By Alysha Bohanon
The United States gave the families of 16 Afghan villagers killed this month by an American soldier $50,000 for each of their slain relatives, news sources report.
The payments come before the trial of Staff Sgt. Robet Bales, the soldier accused of killing at least 16 people on March 11, including nine children and four women, the New York Times reported.
In addition to the $50,000 for each person killed in the incident, those wounded in the violence were given $11,000, for a total of $916,000 paid to the families of the victims, according to the Washington Post.
The money was given to the villagers on Saturday. On Friday, the U.S. military charged Staff Sgt. Robert Bales, 38, with 17 counts of premeditated murder, the Washington Post reported.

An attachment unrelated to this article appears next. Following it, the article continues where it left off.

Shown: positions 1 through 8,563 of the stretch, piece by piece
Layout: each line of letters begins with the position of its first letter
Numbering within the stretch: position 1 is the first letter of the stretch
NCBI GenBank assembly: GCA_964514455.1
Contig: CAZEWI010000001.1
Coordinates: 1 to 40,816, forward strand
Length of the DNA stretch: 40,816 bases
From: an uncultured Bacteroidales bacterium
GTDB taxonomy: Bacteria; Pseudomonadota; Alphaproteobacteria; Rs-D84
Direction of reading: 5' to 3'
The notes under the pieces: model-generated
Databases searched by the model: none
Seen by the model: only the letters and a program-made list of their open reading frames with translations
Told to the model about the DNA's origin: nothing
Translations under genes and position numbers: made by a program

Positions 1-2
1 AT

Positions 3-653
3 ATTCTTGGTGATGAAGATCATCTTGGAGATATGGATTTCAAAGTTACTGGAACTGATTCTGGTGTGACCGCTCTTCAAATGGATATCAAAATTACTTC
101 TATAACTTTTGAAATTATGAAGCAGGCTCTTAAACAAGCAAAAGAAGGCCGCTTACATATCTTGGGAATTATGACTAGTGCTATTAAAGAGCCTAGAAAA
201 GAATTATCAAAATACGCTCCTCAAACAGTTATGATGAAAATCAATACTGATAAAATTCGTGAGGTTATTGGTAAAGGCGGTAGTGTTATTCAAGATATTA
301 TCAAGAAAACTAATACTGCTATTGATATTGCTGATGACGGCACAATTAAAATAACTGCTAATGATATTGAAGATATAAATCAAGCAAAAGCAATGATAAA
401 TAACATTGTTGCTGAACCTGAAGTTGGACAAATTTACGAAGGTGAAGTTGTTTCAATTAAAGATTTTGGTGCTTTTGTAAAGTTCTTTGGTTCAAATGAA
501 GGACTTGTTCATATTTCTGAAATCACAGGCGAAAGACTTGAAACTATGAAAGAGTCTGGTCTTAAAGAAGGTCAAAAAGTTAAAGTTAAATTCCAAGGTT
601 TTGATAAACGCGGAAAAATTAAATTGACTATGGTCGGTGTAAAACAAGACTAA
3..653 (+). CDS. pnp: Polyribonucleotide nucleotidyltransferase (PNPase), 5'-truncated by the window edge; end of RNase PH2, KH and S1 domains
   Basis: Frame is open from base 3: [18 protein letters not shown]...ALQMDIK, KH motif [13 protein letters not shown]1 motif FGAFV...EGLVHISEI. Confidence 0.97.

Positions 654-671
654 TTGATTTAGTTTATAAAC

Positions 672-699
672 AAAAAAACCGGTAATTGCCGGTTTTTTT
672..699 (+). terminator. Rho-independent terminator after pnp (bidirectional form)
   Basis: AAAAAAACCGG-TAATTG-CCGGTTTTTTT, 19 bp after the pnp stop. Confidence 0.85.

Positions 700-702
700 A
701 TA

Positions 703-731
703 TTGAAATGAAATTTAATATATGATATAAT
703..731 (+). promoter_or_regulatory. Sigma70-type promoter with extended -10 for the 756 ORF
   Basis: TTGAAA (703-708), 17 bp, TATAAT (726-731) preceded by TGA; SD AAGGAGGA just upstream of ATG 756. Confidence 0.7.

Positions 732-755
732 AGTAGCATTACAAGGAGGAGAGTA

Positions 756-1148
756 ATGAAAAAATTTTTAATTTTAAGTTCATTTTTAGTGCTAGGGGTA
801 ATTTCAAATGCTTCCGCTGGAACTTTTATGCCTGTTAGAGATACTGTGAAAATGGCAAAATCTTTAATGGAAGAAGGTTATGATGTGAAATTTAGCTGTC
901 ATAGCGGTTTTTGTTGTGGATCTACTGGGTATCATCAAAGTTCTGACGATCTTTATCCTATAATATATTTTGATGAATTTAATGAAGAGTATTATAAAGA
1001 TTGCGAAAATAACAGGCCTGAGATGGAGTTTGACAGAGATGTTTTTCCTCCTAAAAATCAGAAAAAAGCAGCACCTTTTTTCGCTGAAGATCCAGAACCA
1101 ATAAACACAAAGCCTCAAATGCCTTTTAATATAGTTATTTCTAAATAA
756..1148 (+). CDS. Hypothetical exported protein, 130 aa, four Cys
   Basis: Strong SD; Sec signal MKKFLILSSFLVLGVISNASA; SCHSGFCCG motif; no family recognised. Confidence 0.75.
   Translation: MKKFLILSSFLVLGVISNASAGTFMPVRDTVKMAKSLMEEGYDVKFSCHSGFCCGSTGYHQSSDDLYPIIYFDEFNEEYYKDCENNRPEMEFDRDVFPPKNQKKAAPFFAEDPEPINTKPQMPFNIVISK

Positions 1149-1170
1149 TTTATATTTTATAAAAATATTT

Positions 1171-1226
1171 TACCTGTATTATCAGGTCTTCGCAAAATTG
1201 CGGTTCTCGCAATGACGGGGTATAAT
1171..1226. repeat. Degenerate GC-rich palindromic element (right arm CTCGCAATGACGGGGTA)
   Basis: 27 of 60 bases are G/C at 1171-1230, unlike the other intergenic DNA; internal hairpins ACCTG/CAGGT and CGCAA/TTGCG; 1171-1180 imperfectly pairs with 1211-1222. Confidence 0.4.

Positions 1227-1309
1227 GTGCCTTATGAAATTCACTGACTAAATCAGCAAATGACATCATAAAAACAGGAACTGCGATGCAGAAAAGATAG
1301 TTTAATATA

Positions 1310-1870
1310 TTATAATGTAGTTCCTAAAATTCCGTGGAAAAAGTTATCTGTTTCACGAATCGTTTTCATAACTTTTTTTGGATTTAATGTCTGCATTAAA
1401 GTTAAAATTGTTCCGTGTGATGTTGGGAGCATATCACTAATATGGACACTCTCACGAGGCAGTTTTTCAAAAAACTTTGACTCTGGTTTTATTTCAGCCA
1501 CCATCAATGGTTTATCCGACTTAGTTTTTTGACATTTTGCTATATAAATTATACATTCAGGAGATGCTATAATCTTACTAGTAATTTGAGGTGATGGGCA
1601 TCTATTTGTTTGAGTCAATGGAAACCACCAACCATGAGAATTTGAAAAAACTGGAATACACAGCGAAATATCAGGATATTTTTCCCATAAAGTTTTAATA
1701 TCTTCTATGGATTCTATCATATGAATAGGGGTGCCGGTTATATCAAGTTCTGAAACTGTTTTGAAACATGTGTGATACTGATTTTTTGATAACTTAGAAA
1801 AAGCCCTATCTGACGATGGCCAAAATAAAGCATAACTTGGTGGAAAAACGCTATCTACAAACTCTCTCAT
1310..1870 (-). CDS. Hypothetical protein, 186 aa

According to the New York Times, the official Afghan government death toll for the incident is 16, but Bales was charged with 17 counts. Neither Afghan nor American officials have explained this discrepancy.
Haji Agha Lalai, a member of the Kandahar provincial council, pointed out that the payments were merely "assistance" to the wounded and families of the dead, and Bales was still responsible for the crimes he committed, the New York Times reported.
"We are grateful to the United States government for its help with the grieved families. But this cannot be counted as compensation for the deaths," Lalai told the New York Times.